In recent days there have been numerous reports of Britons travelling from the UK being unable to return to the countries where they live.
The issues have arisen in part due to Brexit and the end of the transition period on December 31st which brought an end to free movement for UK nationals but also due to the UK's surging Covid-19 rates.
Numerous EU countries imposed strict travel restrictions on travellers from the UK following the emergence of a new, highly contagious strain of Covid-19 before Christmas.
Added to that is the fact the UK is now a “third-country” and so is subject to the EU's ban on all but essential travel to the bloc.
British residents of EU countries, however, have the right to return to their homes, subject to rules on Covid-19 tests and quarantine, but this wasn't the case when several Britons were denied entry to Spain over the weekend.
They were told they didn't have the right post-Brexit residency card – even though Spanish authorities have repeatedly said they didn't need it.
There have also been similar reports of airlines turning away Britons trying to return home to Germany, the Netherlands and Italy.
There have been also reports of British residents wrongly having their passports stamped on entry to their EU home country. With British visitors only allowed to stay for 90-days in every 180-day period, an erroneous passport stamp could cause significant bureaucratic headaches for residents.
Britons living across Europe had been warned that if they travel over the New Year they would need to take proof of residency with them to ensure they would be allowed back in.
But it appears that across Europe there is confusion, with airlines and local border officers appearing to impose their own take on the new rules.
Campaign group British in Europe has called for urgent action and said it had been warning about the probability of complications.
“This is a serious situation when people face problems getting home although they have a clear right to do so,” the group said in a statement.
“If this is an indication of the problems ahead, the UK government, member states and the Commission need to take this seriously now and get their acts together to make sure our rights are enforced.
“As early as 2017, British in Europe raised concerns about potential problems in the post-transition treatment of UK citizens resident in the EU. We have been raising them ever since – repeatedly over the last month as the second wave of Covid-19 has surged across the EU and its now third-country neighbour.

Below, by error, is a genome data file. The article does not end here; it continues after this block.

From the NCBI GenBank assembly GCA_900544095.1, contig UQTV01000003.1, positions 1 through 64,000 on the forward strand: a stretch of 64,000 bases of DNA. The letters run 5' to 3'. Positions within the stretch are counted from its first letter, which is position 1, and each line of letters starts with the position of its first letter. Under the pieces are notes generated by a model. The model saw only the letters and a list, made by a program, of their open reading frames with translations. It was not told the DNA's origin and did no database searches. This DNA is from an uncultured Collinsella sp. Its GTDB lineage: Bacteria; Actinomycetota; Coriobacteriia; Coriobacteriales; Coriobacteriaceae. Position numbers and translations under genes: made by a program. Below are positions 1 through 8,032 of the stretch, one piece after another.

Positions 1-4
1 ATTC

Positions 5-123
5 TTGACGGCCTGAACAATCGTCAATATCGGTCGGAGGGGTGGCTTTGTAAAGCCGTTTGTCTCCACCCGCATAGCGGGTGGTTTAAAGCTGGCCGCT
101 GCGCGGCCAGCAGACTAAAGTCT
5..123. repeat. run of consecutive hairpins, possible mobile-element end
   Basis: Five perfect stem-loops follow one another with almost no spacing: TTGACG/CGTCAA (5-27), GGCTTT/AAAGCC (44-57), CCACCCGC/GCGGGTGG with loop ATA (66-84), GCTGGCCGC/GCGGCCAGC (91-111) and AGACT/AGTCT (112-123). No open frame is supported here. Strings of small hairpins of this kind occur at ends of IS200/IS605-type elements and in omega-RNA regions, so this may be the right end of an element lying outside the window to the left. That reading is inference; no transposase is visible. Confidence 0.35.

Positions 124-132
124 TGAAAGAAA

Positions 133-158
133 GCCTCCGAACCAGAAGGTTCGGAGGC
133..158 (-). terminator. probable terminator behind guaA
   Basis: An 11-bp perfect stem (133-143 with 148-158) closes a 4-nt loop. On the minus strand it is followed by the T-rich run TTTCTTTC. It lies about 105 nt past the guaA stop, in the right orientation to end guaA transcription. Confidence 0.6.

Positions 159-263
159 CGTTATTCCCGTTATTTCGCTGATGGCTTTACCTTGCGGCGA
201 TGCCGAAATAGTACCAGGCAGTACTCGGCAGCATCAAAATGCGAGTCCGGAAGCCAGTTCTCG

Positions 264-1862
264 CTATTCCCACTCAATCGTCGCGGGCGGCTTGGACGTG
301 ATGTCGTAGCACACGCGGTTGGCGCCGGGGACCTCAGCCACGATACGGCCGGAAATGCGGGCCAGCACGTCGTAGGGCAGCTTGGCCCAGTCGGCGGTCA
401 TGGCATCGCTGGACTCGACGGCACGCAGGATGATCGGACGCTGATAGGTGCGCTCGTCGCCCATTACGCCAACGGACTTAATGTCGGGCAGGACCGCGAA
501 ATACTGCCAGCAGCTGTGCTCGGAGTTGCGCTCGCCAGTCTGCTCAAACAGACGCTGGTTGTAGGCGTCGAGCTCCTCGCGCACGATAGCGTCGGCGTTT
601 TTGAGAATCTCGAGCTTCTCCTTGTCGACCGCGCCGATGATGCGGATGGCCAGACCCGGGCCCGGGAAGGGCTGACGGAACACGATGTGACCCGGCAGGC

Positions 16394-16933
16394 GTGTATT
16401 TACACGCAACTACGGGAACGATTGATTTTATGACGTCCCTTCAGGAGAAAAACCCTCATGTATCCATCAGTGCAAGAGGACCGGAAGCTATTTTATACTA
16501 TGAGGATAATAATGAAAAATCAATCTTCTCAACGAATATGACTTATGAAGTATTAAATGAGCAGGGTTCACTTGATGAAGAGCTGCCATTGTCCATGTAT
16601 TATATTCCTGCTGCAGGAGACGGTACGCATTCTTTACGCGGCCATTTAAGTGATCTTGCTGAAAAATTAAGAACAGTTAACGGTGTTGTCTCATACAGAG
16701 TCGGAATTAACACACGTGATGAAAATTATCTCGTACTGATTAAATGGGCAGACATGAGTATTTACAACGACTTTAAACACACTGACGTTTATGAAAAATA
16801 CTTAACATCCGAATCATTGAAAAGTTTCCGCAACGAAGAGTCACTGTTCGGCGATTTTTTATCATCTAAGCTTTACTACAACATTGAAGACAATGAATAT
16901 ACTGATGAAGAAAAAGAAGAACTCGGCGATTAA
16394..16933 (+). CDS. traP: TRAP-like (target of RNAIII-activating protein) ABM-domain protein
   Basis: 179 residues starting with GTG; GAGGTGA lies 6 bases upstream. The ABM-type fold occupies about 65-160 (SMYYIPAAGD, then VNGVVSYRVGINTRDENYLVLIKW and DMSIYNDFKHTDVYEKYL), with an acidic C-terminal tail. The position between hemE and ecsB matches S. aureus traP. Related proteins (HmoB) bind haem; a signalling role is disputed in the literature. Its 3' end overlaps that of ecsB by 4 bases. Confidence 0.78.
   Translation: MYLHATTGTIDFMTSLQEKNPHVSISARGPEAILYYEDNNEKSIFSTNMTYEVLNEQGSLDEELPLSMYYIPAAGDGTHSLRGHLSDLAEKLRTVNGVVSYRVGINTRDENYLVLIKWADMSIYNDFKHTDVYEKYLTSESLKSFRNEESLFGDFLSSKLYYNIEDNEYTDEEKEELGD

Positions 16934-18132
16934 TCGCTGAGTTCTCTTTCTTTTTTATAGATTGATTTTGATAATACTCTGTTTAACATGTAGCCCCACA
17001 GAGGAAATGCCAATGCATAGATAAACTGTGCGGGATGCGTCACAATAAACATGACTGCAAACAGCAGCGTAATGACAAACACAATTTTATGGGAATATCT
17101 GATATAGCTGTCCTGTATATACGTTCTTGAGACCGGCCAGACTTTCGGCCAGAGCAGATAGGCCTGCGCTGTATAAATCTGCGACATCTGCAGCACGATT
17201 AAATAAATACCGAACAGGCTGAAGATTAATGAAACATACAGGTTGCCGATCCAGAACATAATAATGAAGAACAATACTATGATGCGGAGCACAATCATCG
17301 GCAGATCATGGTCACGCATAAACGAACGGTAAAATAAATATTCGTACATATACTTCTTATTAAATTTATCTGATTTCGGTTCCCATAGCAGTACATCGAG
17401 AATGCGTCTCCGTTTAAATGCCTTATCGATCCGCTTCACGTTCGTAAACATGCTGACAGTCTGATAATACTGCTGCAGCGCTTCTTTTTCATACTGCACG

“Despite this, there are multiple cases of British citizens who have been unable to return to the EU states which have been their homes for years between Christmas and New Year because of the misapplication of Covid-19 entry restrictions. Now, one day after the end of transition, we have multiple potential breaches across different EU countries of the Withdrawal Agreement rights of UK beneficiaries.”
The group says the problem appears to be that national border guards and airlines are not being kept up to date and informed of the rights of British residents of the EU which are protected under the Brexit Withdrawal Agreement.
As a result, those rights have been “breached” in many cases.
British in Europe is now demanding urgent action.
“We call on the member states to ensure that border guards are fully informed on the Withdrawal Agreement entry rights of UK beneficiaries and that they are implemented correctly and immediately.
“We call on the EU Commission to monitor this and take action in the case of infringements.
“We also need advice on remedies for British citizens denied boarding, for those who have erroneously had their passport stamped on exit or entry and, particularly, for anybody who has been allowed to fly to their host state only to be deported back to the UK.
“Otherwise, despite having done everything they should have done in line with the Withdrawal Agreement, further British citizens resident in the EU may have problems returning to their homes in their host states or find themselves unwittingly in breach of the 90-day rule at the beginning of April with all the administrative and other problems that this could imply for their residence status.”
The Local has asked the EU Commission to respond the difficulties facing British residents in Europe.
Have you been wrongly been barred from travelling home to the country you are resident in? Please get in touch and let us know about your experience. Email: [email protected]